Sunday, 19 October 2008

Shakespeare's Sonnets & Simon Callow

Simon Callow was performing Shakespeare’s sonnets at the Tonbridge Arts festival. Simon Callow, on locally, how could we pass this up. “Shakespeare’s sonnets contain some of the most famous lines in the English language and yet nothing is known of the story behind them” reads the blurb.

In presenting this one man show, Master/Mistress of my Passion, Callow tries to show the audience that in fact Shakespeare’s sonnets tell a tale – they are a narrative that charts Bill’s infatuation with the ideal of beauty.

Apparently, Shakespeare met and admired Mary Sidney, the Earl of Pembroke’s mother and whilst at her pad saw a painting of her son, William Herbert, and was mesmerised. This boy came to personify the ideal of beauty to Shakespeare although he had yet to meet him. And this is where the sonnets start.

These are poems that praise the beauty and disposition of his young idol and are passionate poems of unrequited love:

Shall I compare thee to a summer's day?
Thou art more lovely and more temperate:
Rough winds do shake the darling buds of May,
And summer's lease hath all too short a date:
Sometime too hot the eye of heaven shines,
And often is his gold complexion dimm'd;
And every fair from fair sometime declines,
By chance or nature's changing course untrimm'd;
But thy eternal summer shall not fade
Nor lose possession of that fair thou owest;
Nor shall Death brag thou wander'st in his shade,
When in eternal lines to time thou growest:
So long as men can breathe or eyes can see,
So long lives this and this gives life to thee.

Shakespeare, the poet, is not the same as Shakespeare, the playwright. In the latter he is the writer of brilliant and entertaining plays that explore character. In the former, he is a philosopher investigating the question of Time and its effect. “Time triumphs over flesh, and Love over all”

Callow was quick to point out that Shakspeare’s crush was not a homeoerotic one but solely a passion for beauty. Eventually he met the beautiful young man who was not very impressed with Bill’s ardour and admiration. Young Herbert did not reciprocate the passion Shakespeare felt and Bill was miffed.

Slowly Shakespeare’s passion waned although one is hard pushed to tell from the contents of the sonnets. At the time, he had a mistress and some of the sonnets are addressed to her. Like many poems of the day the content was often very bawdy and, if we could have followed them a little more slowly, we might have been a little more shocked. Finally, Simon says, Bill and Will became good friends. Although, to me, Bill still seemed a little struck.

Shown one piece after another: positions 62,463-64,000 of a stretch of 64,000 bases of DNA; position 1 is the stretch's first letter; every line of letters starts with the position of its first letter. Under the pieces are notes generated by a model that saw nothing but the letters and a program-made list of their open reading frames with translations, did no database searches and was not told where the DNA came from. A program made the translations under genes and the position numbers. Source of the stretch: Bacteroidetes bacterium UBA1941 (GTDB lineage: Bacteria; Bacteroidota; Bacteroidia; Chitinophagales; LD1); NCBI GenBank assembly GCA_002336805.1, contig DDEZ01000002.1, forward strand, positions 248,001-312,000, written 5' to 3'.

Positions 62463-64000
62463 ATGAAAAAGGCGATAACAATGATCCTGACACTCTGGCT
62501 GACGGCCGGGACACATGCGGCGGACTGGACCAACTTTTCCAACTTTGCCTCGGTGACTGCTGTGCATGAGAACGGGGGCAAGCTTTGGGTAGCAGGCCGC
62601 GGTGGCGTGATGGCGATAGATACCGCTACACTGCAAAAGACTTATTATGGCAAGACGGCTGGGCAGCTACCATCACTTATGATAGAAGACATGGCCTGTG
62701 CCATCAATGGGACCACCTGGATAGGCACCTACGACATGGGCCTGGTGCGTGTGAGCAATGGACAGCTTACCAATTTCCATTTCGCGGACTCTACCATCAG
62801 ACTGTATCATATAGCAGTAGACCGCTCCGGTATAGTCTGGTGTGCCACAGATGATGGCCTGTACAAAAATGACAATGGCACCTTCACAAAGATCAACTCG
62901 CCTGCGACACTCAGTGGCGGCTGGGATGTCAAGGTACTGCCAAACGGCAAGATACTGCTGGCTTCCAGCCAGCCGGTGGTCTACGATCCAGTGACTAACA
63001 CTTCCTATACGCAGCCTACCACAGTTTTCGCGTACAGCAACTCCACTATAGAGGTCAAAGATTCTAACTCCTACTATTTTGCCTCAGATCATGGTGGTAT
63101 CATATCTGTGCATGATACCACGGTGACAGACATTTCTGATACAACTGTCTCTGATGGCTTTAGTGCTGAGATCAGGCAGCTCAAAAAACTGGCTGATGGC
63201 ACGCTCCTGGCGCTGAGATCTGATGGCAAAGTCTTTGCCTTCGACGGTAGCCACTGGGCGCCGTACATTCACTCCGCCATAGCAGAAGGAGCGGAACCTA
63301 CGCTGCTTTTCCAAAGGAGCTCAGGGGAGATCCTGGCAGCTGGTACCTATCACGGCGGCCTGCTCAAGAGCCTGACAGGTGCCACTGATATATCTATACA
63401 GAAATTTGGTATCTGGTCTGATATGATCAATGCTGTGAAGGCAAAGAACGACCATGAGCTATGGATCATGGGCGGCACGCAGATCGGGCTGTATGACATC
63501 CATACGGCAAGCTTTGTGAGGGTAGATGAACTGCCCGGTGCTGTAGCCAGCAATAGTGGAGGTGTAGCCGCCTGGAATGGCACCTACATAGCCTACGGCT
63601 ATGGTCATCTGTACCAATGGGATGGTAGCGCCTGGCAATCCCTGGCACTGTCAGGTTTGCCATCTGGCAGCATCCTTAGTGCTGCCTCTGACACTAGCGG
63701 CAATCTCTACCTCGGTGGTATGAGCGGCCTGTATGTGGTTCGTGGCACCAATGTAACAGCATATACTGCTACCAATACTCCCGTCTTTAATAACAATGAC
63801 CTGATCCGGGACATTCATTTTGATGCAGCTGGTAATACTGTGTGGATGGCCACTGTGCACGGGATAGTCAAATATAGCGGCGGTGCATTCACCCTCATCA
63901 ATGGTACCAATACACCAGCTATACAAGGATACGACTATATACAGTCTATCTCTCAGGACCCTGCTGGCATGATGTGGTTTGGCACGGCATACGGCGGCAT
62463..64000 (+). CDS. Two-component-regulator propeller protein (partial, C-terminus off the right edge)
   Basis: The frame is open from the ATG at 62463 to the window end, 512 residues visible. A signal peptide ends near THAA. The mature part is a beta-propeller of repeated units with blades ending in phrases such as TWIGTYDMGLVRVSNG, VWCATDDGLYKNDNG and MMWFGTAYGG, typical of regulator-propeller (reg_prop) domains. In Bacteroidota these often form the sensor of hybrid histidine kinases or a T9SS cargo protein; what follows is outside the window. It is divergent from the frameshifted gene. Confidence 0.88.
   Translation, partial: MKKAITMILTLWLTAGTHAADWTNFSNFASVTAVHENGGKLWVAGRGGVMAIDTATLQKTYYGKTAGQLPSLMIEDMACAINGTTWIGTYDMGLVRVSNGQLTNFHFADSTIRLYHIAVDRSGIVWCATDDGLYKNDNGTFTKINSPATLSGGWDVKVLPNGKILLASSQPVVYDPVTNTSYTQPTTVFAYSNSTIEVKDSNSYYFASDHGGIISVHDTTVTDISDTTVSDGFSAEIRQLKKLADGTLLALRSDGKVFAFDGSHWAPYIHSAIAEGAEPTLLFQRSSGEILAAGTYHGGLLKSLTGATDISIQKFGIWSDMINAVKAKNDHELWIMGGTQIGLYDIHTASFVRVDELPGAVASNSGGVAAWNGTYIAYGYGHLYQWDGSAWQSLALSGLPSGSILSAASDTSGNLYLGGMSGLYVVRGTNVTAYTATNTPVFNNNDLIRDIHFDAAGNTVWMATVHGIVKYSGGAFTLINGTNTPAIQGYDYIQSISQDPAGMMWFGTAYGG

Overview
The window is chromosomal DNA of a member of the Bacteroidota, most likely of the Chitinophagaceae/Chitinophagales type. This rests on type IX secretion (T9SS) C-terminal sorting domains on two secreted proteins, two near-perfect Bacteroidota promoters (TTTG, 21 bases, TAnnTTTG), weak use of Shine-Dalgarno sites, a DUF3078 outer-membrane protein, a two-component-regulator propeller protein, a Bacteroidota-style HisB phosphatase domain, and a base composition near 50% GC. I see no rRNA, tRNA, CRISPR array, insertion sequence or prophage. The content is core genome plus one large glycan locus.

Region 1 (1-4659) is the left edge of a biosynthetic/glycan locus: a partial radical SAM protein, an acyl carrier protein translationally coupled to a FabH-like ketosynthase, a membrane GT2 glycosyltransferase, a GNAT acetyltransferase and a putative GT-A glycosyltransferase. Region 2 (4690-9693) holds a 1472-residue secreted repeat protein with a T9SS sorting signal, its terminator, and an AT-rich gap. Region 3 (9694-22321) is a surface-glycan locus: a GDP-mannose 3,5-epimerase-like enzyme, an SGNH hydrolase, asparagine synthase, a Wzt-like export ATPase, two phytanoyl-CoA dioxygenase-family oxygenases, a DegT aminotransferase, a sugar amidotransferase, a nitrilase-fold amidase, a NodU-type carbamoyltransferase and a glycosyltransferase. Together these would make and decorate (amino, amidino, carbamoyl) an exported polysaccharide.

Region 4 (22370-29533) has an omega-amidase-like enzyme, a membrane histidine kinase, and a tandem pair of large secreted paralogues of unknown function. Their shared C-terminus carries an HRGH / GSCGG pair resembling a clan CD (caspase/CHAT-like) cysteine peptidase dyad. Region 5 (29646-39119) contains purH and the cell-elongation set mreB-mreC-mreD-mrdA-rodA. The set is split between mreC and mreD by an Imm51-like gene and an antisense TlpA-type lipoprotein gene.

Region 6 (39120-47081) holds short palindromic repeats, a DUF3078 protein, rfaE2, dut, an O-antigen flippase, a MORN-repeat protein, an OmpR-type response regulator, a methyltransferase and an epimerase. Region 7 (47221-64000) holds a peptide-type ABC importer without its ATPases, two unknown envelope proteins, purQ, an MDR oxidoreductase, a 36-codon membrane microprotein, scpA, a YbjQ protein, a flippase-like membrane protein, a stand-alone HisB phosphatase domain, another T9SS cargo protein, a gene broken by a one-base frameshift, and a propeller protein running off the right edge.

Let me not to the marriage of true minds
Admit impediments. Love is not love
Which alters when it alteration finds,
Or bends with the remover to remove:
O no! it is an ever-fixed mark
That looks on tempests and is never shaken;
It is the star to every wandering bark,
Whose worth's unknown, although his height be taken.
Love's not Time's fool, though rosy lips and cheeks
Within his bending sickle's compass come:
Love alters not with his brief hours and weeks
But bears it out even to the edge of doom.
If this be error and upon me proved,
I never writ, nor no man ever loved.

Simon’s reading of the sonnets were interspersed with madrigals sung by Quintus. These obviously suited the period but also gave the audience a break from the intensity of Callow’s rendition. With two bass, two sopranos, one counter tenor, one tenor and one contra-tenor it was quite a large group who sang the fugues quite beautifully without musical accompaniment. A lute player also performed at intervals although we found this rather tedious.

To really understand and appreciate the sonnets it needs a great deal of scholarship, attention and experience. To hear Shakespeare’s sonnets rendered so theatrically – in true Shakespearian actor style – meant that they were a little difficult to absorb. To have followed the written word would have helped or, if we had known what homework to do, we could have read them beforehand and got our ear in. It meant that much of it went over our heads.

In fact, our group of ten found the entire programme a little long. I suspect that many of us were remembering Callow’s excellent show on the life of Dickens. It had been on in the West End and the costume and content was really quite splendid. This show, it was felt, was but a pale imitation.

But Simon Callow did get me thinking: here was a reason to read the sonnets again armed with a little more knowledge about their background. And to have a man of Callow’s fame and ability, here, in the sticks, spouting Shakespeare: we would have been Philistines not to go.


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